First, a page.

Some of the rare diamonds on Earth were unveiled by scientists to be located deep down under Earth’s surface. Valuable diamonds usually have a transparent surface, and they are extraordinarily large. After many years of research, specialists were still wondering how such amazing gems managed to form. This topic was considered rather hard to study, especially when such fantastic rocks do not always reach under a microscope to be analyzed by scientists, but rather on a ring finger.
- New study has brought more data about where diamonds form.
- Researchers have established that these precious rocks are forged deep down below Earth’s surface.
- The inclusions of a diamond contain a mixture of minerals rich in metal coated with graphite.
Recently, a new analysis of the forged imperfections carved by nature and trapped in such fantastic rock represent evidence that they formed in liquid metal located at hundreds of kilometers below the surface of our planet. Graham Pearson, who is a geochemist at the University of Alberta in Edmonton, Canada, argued that previous studies suggested the location of rare diamonds.
Apparently, the place of formation of these precious rocks was not precisely established. New findings contributed to past research, providing a more accurate explanation of the site where these diamonds form. The gems which were examined by a team of scientists were known to be type II diamonds. These rare rocks contain low levels of nitrogen, making their surface extremely clear.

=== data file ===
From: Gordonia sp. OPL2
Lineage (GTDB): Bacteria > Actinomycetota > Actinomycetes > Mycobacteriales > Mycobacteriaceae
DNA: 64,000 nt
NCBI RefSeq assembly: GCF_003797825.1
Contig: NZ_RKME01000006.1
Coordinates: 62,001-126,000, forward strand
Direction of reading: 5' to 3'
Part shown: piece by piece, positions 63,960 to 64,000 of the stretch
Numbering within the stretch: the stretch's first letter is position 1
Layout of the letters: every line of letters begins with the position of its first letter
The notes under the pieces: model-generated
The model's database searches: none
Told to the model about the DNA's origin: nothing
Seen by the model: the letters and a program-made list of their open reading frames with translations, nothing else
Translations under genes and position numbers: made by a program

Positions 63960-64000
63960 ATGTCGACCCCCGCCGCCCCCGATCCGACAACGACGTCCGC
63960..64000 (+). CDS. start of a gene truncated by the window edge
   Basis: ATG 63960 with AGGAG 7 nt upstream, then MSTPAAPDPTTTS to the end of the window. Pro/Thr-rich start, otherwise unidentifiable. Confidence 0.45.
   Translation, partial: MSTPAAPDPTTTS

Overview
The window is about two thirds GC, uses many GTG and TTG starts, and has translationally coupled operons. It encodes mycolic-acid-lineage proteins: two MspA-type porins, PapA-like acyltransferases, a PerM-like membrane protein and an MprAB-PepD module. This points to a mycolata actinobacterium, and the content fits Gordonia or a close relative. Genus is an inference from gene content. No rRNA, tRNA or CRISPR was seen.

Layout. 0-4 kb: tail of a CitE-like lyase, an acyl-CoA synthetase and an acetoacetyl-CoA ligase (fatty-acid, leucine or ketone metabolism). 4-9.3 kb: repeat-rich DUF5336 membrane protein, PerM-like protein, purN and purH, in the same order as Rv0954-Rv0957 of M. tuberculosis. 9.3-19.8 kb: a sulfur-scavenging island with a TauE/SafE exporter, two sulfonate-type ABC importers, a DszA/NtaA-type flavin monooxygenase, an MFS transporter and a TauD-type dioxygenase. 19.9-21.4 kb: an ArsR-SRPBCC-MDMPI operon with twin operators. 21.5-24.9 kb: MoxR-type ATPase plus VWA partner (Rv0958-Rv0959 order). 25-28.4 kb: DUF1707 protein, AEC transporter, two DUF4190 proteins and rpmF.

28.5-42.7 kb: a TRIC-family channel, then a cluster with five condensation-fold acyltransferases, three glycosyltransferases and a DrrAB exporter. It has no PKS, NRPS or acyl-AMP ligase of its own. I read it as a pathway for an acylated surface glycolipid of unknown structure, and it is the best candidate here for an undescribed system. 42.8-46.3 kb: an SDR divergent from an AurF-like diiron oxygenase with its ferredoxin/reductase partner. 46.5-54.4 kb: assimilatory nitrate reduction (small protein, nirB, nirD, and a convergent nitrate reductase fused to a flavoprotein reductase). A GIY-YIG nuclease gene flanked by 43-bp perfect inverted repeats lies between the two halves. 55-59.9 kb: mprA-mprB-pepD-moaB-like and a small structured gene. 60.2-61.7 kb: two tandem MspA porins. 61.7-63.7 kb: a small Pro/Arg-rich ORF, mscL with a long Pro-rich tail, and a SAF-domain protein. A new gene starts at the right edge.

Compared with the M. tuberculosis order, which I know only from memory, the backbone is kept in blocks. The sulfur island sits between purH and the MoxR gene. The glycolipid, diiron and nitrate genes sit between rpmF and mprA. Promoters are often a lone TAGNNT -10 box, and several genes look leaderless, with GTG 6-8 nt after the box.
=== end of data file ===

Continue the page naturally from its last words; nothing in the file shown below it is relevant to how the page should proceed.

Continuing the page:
Researchers rarely manage to grant access to use so many diamonds in a study. Evan Smith, who is the co-author of the study also being a geologist at the Gemological Institute of America (GIA) in New York City, had the opportunity to analyze such precious rocks because GIA often examines thousands of gems on a daily basis.
He together with his colleagues tested approximately 53 diamonds, taking a closer look at the small pieces of material encapsulated inside the rocks. Previous studies argued that those inclusions which looked like little blobs were bits of graphite, a form of pure carbon. These inclusions were often cut away by jewelers. But the latest study seems to contradict previous opinions, claiming that the inclusions in 38 diamonds represented a mix of minerals rich in metal and coated with graphite, also containing an alloy of nickel and iron.
The inclusions incorporated other substances like methane and hydrogen which suggested that in the past those imperfections consisted of a mixture of iron, sulfur, carbon, nickel and several trace elements. The new study was published on December 16 in Science magazine.
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